By Jacob Katel
By Laurie Charles
By Nate "Igor" Smith
By Abel Folgar
By Kat Bein
By Jacob Katel
Club Nation America, the latest compilation from Ultra Records, combines the talents of superstar DJs Johnny Vicious of NYC and the United Kingdom's own Tall Paul to form a transatlantic sound so global it effortlessly stirs together tribal, house, and trance. With an unmistakable European vibe, the double-CD set blends the airy, almost orchestral vocal styles of Vicious with the Tall one's penchant for underground house and big-name remixes.
Vicious strays a bit from his hard Manhattan roots and spins a side full of estrogen, oxygen, and delicate electronica. From the opening salvo, a sedative take on Sarah McLachlan's "Silence," Vicious sets the respiratory pace with bubbling sub-bass and synth-strikes that escalate swirling vocals into soaring electronic bridges. Even when his tracks are a bit hand-held in progression (DJ Darkzone's "Watching You"), Vicious is still spooky enough to keep from becoming radio fodder. Borrowing from eclectic sources (Paul Van Dyke and Duran Duran), Vicious delivers a spiritual take on trance that is mellow without lapsing into a hypnotic state induced by steady BPMs. While "Ordinary World" may have worn out its welcome, Vicious the familiar becomes uncanny at the peak of his set when he slides into SuReal's splendid anthem "You Take My Breath Away." Pumping and contagious, Vicious proves his versatility with a careful blend of pop vocals and house beats to create a track that is as enjoyable as it is accessible.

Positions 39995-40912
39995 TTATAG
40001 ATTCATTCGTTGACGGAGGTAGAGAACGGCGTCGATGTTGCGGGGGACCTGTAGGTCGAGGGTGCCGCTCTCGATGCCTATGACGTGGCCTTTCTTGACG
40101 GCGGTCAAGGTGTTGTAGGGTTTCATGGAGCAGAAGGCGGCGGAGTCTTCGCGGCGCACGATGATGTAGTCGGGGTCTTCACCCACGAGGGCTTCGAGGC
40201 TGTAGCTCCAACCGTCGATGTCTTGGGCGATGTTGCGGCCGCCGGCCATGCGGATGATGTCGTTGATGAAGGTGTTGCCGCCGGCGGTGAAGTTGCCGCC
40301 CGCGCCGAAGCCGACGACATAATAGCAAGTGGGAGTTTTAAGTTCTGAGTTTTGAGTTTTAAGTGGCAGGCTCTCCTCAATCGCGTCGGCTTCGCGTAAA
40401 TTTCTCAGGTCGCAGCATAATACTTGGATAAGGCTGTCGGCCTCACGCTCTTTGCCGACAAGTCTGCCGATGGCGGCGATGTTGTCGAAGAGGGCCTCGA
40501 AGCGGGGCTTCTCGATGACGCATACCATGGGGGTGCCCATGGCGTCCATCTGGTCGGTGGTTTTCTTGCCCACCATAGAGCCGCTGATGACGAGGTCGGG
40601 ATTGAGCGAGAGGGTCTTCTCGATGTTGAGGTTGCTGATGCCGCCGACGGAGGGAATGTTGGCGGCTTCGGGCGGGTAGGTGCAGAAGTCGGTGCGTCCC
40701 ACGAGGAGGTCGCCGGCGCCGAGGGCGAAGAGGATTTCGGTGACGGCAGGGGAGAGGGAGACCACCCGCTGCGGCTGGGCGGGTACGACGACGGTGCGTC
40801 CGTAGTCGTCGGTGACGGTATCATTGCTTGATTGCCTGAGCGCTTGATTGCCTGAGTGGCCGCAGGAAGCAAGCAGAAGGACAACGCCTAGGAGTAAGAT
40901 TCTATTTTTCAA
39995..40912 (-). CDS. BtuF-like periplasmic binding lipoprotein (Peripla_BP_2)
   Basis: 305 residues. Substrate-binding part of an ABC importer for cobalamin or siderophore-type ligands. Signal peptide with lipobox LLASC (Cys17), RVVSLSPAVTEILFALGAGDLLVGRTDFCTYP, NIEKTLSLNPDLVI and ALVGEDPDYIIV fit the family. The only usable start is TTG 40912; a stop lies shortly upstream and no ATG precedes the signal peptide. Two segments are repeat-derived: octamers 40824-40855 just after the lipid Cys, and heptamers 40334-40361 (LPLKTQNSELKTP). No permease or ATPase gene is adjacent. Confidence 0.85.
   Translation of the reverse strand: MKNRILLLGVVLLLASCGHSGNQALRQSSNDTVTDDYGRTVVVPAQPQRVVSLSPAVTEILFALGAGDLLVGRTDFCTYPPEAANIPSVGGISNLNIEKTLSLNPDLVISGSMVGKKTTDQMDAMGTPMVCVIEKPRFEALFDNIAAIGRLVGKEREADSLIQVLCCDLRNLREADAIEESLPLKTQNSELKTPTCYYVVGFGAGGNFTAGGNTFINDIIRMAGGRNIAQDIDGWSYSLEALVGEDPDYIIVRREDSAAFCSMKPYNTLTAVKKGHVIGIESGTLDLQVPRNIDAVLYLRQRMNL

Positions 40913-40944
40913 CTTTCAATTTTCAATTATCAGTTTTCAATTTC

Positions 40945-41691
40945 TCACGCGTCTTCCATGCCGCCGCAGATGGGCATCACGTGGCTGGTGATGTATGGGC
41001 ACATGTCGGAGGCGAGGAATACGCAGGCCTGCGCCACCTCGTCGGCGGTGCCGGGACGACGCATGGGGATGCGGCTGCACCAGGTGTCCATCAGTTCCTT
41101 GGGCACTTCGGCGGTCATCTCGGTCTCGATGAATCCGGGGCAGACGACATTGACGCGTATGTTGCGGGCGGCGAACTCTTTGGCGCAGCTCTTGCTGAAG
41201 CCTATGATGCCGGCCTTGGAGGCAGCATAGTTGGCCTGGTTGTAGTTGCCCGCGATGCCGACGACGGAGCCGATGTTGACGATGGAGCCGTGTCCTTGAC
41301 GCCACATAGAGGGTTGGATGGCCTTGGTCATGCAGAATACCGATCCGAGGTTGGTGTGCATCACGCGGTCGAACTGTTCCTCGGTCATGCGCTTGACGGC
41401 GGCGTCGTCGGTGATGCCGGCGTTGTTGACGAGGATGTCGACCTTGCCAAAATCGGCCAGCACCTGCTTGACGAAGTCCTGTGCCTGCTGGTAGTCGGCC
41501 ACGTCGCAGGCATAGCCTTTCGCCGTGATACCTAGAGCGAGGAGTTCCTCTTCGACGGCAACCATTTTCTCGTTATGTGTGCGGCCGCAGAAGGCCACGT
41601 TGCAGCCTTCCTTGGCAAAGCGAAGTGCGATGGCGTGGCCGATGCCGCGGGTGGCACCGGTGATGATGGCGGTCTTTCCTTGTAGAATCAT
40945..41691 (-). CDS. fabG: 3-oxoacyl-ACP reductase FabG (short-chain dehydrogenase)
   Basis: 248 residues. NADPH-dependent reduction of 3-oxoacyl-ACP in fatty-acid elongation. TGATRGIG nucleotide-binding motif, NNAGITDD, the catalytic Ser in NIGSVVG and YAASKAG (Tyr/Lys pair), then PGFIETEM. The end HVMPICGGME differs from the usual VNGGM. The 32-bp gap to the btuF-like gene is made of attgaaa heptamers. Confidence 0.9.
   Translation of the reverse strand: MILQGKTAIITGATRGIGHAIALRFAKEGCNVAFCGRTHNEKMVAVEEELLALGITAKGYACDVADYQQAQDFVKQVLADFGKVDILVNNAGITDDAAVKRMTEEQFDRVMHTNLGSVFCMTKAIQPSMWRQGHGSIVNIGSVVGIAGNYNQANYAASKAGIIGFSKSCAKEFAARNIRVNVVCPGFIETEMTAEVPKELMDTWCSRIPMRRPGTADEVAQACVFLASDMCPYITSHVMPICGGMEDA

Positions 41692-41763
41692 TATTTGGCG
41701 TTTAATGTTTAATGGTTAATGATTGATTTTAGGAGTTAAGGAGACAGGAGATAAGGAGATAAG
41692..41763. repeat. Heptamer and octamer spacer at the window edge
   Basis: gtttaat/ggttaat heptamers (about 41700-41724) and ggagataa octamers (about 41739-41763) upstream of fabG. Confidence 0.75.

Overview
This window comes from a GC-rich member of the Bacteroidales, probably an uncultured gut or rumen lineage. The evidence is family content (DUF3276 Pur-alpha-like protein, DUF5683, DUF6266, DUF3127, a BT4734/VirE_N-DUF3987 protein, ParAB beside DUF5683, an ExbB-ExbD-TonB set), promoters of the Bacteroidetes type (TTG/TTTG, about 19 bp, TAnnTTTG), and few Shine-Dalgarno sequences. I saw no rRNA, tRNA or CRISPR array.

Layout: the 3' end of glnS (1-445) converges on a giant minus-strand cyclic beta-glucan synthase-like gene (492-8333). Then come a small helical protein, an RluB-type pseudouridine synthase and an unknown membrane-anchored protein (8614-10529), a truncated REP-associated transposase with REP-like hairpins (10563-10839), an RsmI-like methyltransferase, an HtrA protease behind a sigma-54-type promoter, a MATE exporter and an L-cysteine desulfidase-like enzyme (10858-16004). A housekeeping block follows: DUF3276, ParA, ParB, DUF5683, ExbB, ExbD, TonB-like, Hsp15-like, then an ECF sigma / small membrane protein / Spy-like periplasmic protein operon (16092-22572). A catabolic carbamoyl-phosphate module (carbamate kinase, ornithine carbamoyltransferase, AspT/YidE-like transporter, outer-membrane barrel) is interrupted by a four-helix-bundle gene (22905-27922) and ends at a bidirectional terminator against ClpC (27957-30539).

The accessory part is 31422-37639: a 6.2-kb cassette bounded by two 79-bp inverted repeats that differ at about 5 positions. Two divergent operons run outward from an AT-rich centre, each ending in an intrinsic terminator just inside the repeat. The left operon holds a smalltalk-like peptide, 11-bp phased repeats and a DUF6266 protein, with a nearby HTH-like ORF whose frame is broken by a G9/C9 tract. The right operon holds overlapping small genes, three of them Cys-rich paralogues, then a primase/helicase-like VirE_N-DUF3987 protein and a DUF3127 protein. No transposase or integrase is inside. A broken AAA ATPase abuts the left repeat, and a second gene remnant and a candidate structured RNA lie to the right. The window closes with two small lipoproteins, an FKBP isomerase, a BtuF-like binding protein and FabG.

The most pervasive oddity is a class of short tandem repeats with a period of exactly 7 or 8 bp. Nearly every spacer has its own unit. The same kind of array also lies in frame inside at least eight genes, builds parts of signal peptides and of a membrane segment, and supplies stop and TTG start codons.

One of Britain's best exports, DJ Tall Paul burns through the wax on side two. The Gatecrasher/Cream veteran rotates a nearly flawless jaunt through the best of club land and even has time to remix established masters Moby (a clever take on "South Side") and Fatboy Slim ("Star 69" on overdrive). From the techno-perfecto mix of Durango-95's "Lectronik" and the religiouslike fervor created on Chocolate's Puma's tribal chant-along "I Want to Be You," Paul demonstrates why DJs abhor the categorization of their sounds. With liquid dexterity Paul's set ebbs and flows through every one of house music's fragments. But he proves mortal during "Free at Last," where the dubbed speech of Martin Luther King, Jr., doesn't so much inspire as smack of sacrilege. There's a fine arbitrary line in the remix field between fair game and "leave it alone." Thankfully Paul hits the mark often enough for us to forgive the occasional miss.